St. Louis Cardinals catcher Yadier Molina enjoyed another career highlight Saturday afternoon at Busch Stadium.
Molina posted his 1,500th hit, a single to center against Jimmy Nelson in the fourth inning of the Cardinals’ 3-0 victory over the Milwaukee Brewers. Molina became the 34th catcher in major-league history to reach the 1,500-hit plateau.
“That was good,” said Molina, who doffed his helmet to the cheering crowd of 40,573. “I feel so blessed to be a Cardinal and to be part of this. That was a great moment for me and I will remember that moment.”
Molina said the accomplishment will mean more to him later.
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“Right now, it doesn’t mean anything for me,” he said. “All it means is that we got the win today and Waino (Adam Wainwright) pitched a great game and we played good defense today. Obviously, 1,500 is a lot of hits, but I’ve got to keep going.”
Wainwright, who threw seven shutout innings, called Molina “one of the greatest Cardinals ever.”
“He’s a treat to throw to every fifth day for me,” Wainwright said. “We were excited for Yadier because 1,500 hits is a lot of hits. That’s a good mark for any big-league player, 1,500 hits. Now we’re trying to get him to 2,000.”
Molina, who turns 34 on July 13, ranks 15th on the Cardinals’ career hit list and is within earshot of Frankie Frisch (1,577) and Joe Medwick (1,590). Ahead of Frisch and Medwick are Willie McGee (1,683) and Ted Simmons (1,704).
“It’s amazing,” Cardinals manager Mike Matheny said. “When he has everything working, I don’t know if there’s a guy who’s more enjoyable to watch. That’s why the fans get up on their feet every time he comes to the plate and every time his name’s announced. He’s an exciting player. I’m happy for him.”
It’s amazing. When he has everything working, I don’t know if there’s a guy who’s more enjoyable to watch. That’s why the fans get up on their feet every time he comes to the plate and every time his name’s announced. He’s an exciting player. I’m happy for him.
Cardinals manager Mike Matheny on catcher Yadier Molina reaching 1,500 career hits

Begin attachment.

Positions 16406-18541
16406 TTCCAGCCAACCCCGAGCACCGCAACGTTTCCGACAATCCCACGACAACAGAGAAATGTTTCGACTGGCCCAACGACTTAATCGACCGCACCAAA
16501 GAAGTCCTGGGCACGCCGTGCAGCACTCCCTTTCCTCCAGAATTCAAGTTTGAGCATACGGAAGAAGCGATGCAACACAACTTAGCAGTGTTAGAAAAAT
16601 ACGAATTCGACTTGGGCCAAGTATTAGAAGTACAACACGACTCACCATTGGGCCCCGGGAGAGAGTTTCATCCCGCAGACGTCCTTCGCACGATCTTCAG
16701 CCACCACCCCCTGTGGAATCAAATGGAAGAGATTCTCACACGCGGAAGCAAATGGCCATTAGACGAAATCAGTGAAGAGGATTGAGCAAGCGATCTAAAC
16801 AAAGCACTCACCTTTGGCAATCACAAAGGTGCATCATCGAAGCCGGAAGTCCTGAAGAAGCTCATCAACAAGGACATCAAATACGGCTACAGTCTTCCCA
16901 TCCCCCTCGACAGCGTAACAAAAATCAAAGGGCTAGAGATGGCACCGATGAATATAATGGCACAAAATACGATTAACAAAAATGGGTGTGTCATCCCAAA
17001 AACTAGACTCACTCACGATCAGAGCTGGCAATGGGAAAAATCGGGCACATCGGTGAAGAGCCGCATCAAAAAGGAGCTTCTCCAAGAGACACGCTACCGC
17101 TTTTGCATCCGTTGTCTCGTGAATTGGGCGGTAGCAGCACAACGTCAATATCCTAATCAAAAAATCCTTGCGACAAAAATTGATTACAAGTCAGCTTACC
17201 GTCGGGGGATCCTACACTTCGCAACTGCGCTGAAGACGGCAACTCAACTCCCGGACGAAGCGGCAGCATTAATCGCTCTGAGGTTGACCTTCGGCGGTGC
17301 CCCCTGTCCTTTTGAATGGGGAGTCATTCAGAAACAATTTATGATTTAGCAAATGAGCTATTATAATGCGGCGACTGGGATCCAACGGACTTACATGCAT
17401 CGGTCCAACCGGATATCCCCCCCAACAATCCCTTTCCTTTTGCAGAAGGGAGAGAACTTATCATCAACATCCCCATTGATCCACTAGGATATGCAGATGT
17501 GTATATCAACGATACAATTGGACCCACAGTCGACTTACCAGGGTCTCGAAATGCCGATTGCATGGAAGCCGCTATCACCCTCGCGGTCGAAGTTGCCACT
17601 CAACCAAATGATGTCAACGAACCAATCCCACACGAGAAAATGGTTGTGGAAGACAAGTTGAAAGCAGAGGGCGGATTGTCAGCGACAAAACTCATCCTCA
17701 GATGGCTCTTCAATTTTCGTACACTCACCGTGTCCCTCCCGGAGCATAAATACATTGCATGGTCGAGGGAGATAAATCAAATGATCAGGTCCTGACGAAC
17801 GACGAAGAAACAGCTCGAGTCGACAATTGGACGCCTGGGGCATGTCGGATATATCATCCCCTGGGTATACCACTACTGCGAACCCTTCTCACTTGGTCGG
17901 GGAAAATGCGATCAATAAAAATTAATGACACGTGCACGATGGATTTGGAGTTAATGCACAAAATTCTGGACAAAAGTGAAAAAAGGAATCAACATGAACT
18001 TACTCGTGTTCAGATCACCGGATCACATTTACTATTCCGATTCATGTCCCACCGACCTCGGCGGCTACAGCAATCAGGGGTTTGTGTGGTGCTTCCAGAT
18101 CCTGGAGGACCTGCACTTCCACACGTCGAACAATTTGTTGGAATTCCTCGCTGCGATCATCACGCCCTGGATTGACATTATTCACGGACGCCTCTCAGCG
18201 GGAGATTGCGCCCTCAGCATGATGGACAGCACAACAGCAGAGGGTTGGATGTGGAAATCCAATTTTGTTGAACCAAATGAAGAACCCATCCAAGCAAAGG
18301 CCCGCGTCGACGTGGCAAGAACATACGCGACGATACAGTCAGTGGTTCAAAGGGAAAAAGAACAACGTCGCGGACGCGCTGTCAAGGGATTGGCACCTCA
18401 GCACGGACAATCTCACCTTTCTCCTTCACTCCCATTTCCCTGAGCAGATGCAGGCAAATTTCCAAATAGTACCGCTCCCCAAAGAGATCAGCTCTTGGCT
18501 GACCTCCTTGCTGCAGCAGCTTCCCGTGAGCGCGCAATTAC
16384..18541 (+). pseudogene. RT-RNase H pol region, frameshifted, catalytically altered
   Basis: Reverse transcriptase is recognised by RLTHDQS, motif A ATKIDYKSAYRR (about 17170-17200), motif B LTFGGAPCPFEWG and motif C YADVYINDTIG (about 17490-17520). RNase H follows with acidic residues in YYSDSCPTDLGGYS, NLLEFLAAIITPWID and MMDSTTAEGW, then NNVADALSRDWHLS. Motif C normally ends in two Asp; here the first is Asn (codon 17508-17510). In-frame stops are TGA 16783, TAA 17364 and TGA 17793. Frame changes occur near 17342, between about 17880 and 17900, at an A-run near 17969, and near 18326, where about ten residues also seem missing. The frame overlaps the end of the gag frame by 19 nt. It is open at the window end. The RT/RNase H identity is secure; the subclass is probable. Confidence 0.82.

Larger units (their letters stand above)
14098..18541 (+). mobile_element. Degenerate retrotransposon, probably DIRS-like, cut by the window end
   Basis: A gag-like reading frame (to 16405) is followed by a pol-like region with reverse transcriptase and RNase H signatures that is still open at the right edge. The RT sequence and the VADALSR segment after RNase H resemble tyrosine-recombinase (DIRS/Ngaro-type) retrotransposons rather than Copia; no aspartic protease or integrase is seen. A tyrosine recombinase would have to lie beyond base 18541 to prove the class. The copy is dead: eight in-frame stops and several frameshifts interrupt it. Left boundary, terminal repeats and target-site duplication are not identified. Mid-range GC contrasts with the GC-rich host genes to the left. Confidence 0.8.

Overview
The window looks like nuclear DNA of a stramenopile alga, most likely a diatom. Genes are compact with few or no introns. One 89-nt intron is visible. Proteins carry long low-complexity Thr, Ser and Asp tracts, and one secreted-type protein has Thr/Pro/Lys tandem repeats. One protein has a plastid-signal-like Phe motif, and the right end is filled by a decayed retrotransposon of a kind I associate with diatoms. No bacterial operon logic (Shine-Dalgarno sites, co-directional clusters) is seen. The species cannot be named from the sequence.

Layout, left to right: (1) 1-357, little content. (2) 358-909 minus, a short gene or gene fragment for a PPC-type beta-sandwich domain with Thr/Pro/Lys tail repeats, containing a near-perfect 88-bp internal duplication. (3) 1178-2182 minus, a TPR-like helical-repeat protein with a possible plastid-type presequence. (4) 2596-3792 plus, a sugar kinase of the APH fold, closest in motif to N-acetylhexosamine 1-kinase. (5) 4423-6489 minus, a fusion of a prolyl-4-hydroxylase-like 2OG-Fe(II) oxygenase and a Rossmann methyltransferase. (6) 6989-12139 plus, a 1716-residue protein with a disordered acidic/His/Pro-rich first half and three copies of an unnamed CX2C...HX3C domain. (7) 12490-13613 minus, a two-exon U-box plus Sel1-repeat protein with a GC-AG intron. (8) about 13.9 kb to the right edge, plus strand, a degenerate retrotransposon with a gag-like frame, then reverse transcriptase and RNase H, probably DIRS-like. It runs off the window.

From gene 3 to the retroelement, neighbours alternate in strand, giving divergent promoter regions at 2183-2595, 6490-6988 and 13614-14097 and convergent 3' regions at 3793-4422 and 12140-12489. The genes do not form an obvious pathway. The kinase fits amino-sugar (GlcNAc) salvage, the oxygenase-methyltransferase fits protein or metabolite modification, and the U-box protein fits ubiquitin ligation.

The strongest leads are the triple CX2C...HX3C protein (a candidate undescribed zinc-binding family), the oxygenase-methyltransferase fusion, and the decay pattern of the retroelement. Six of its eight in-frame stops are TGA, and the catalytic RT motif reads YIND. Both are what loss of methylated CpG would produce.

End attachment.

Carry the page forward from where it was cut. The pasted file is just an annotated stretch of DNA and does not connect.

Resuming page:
Molina owns eight Gold Gloves and is a seven-time All-Star. With a .282 career average that includes 101 home runs and 672 RBIs, is Molina a lock for the Hall of Fame?
“If I’m voting,” Matheny said. “Can I give anybody my vote?”
Matheny acknowledges he’s not a numbers-cruncher, although he recognizes milestone accomplishments like 3,000 hits and 500 home runs, among others. Molina won’t reach those standards, but Matheny said there are other intangibles.
“I know there are some guidelines and there’s a protocol for what that should look like,” he said of a Hall-of-Fame career. “I haven’t even studied it. It’s not something that overly interests me as much as watching impact players and people who have stood out.
“This guy, to me, has stood out. What this guy has done, and what he continues to do, is rare. We’ve been witnessing something here pretty special for a long time.”
Wainwright said the 1,500-hit milestone might not mean as much to Molina since it’s the latest in a career full of special moments.
“He’s done so many great things,” Wainwright said. “Fifteen-hundred hits would be like, you know, throw a parade, for a lot of people. But Yadier has played in four World Series, he’s got two rings, he’s been an All-Star a million times, a Platinum Glove-winner a few times, a Gold Glover every single year. I mean, he’s got a lot of different accolades.
“But I think he’s pretty excited about 1,500 hits though.”
This guy, to me, has stood out. What this guy has done, and what he continues to do, is rare. We’ve been witnessing something here pretty special for a long time.
Mike Matheny on Yadier Molina
Defensively, Molina has been charged with a National League-high six passed balls. Molina committed a career-high eight passed balls in 2005.
Cardinals pitchers also have uncorked 22 wild pitches with Molina behind the plate. The most wild pitches the Cardinals have thrown with Molina catching are 36 in 2009 and 2012.
Molina has thrown out nine of 31 runners attempting to steal, a success rate of 29 percent. Molina has averaged a 44-percent success rate in his career, with a low of 29 percent in 2011.